Gun shy and thunder shy Alpha concerns me most.

    —————

    Note: The biggest mistake made when a dog acts scared is trying to comfort him/her! Petting while saying it’s alright, etc…

    That kind of attention is not translated into comfort, but is interpreted as “I love it when you act this way, please always act this way to a given stimuli!” It just reinforces the unwanted behavior.

    Depending where you live; rural vs town, you need to change what he associates as scary into a positive. Find the quietest gunshot that spooks him, starter pistol or even a cap gun.

    Probably the quickest would be that this becomes the new “Dinner Call!” Firing a shot or two before feeding (have food ready to served right after shot/s). He will begin to associate the shot with getting something he wants.

    Although switching it up once it doesn’t bother him and moving to a bigger bang will help get him over it for good.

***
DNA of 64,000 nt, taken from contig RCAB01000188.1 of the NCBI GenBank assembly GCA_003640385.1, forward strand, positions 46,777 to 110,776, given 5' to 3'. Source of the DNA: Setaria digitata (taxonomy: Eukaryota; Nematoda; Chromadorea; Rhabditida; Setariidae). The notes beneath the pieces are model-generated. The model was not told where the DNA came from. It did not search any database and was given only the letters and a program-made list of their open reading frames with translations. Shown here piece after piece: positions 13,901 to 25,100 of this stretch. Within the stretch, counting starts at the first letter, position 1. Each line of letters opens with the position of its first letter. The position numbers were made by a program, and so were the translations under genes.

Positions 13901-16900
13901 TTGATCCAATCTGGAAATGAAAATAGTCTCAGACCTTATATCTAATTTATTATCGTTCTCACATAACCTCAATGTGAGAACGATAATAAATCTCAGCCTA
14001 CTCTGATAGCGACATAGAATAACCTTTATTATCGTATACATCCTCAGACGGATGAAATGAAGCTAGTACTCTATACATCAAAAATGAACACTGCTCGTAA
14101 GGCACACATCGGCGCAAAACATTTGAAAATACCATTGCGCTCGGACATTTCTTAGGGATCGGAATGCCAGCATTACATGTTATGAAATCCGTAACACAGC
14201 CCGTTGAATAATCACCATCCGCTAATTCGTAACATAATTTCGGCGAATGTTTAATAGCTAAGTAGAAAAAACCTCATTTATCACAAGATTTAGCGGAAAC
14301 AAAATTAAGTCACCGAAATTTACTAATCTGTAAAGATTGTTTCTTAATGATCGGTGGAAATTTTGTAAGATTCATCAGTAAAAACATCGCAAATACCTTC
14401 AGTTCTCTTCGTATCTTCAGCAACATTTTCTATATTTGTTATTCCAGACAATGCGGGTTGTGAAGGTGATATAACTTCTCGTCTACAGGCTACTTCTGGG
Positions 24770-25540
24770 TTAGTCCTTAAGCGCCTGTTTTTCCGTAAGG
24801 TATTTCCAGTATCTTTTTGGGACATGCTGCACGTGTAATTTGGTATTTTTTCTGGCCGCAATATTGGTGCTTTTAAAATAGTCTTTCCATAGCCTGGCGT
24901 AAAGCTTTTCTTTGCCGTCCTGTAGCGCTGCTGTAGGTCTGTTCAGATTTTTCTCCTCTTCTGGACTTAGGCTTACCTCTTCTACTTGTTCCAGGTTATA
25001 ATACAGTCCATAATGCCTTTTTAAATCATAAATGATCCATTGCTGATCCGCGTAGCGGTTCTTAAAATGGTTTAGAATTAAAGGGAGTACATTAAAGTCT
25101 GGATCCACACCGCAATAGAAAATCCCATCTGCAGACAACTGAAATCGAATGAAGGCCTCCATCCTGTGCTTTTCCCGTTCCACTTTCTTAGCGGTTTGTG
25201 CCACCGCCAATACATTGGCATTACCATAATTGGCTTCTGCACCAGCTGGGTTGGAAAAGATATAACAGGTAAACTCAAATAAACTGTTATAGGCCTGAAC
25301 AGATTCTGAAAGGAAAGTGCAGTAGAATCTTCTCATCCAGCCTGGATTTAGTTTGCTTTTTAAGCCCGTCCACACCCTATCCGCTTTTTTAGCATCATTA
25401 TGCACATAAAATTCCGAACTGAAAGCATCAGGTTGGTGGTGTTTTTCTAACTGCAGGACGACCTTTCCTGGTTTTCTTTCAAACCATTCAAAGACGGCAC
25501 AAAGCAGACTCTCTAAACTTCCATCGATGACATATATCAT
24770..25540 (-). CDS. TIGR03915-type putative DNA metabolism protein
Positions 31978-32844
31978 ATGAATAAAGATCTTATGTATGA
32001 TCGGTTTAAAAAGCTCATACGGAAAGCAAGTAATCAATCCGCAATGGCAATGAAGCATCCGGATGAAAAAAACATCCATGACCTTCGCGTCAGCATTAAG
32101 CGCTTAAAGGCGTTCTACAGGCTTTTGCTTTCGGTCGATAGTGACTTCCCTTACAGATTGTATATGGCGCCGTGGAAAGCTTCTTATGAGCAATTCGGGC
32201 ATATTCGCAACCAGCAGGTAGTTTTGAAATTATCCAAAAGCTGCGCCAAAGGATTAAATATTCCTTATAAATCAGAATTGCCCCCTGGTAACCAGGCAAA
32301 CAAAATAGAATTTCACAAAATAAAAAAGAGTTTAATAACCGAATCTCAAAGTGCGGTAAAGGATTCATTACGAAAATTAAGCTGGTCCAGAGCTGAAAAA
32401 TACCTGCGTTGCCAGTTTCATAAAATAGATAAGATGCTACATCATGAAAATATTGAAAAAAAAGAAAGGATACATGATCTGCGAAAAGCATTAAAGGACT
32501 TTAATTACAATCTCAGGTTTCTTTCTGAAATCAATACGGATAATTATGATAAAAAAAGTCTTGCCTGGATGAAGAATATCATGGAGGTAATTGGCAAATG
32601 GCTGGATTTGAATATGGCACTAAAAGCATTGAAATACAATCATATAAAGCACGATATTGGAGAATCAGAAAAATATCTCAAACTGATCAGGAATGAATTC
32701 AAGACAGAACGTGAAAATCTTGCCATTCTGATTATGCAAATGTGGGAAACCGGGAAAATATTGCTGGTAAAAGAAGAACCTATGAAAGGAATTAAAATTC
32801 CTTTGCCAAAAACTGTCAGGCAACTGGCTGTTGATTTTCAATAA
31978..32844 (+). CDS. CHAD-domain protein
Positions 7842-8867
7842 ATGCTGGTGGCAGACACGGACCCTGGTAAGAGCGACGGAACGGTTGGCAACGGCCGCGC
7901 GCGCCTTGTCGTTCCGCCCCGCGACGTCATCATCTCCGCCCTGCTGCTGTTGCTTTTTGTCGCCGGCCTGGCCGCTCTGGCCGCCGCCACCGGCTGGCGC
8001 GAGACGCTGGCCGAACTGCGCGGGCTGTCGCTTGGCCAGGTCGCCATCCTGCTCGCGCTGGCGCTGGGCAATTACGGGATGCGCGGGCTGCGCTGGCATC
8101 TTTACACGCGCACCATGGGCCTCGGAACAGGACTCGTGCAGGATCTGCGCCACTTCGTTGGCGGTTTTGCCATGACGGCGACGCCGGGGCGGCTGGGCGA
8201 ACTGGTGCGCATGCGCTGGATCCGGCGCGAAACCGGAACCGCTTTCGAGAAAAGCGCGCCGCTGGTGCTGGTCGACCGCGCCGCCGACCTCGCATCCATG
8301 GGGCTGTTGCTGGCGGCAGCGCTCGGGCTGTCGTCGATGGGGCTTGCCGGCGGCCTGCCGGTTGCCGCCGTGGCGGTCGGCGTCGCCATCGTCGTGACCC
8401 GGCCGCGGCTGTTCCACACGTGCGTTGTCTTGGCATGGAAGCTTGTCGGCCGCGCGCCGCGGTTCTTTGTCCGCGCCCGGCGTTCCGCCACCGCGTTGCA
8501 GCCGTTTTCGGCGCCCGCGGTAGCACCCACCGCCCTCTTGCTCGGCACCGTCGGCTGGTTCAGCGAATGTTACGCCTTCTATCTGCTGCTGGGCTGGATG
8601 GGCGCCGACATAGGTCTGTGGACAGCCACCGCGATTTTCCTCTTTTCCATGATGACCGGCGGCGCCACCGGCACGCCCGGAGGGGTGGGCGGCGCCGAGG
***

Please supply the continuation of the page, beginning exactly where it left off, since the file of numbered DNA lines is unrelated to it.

Hopefully the shot will translate to the Thunder; if not, do not allow him to cower under something or go hide. If you already have a “place command” (a designated spot he is to go when told to “place”) use it to make him stay calmly until you release him.

    If he doesn’t have a place command I would train him for it so you can use it for this. Although a sit-stay or down-stay would also work.

    Any whining during this, use a sharp “NO” or whatever verbal you normally use to correct him.

    Once he begins to desensitize, having a treat handy for whenever he doesn’t react poorly is a good thing.

    A proper reaction to any loud noise is to look in the direction of noise at a minimum and advancing to the direction of noise is preferred with a recall available.

    If any of above is unclear just let me know.

    #27246
    Profile photo of Andrew
    Andrew
    Participant

    Great advice, thank you. The formerly abused one has gotten much better about the flinching, it is barely noticeable. He is a real good dog, real affectionate, and I guess he’s not quite as bright/intelligent as the other one. Actually, he is more like the father was, but father was very smart. An aside, father loved his belly rubbed and would assume the Tango Uniform position if I told him dead dog. I would ask him if he’d rather vote for Obama or be a dead dog and he’d go Tango Uniform.

    Going to quit pampering the gun shy one. I have been guilty of going out when there is thunder and talking to him in that soothing voice thing. Have never used the “place” command, he will sit and stay, for about 10 seconds before his attention wanders.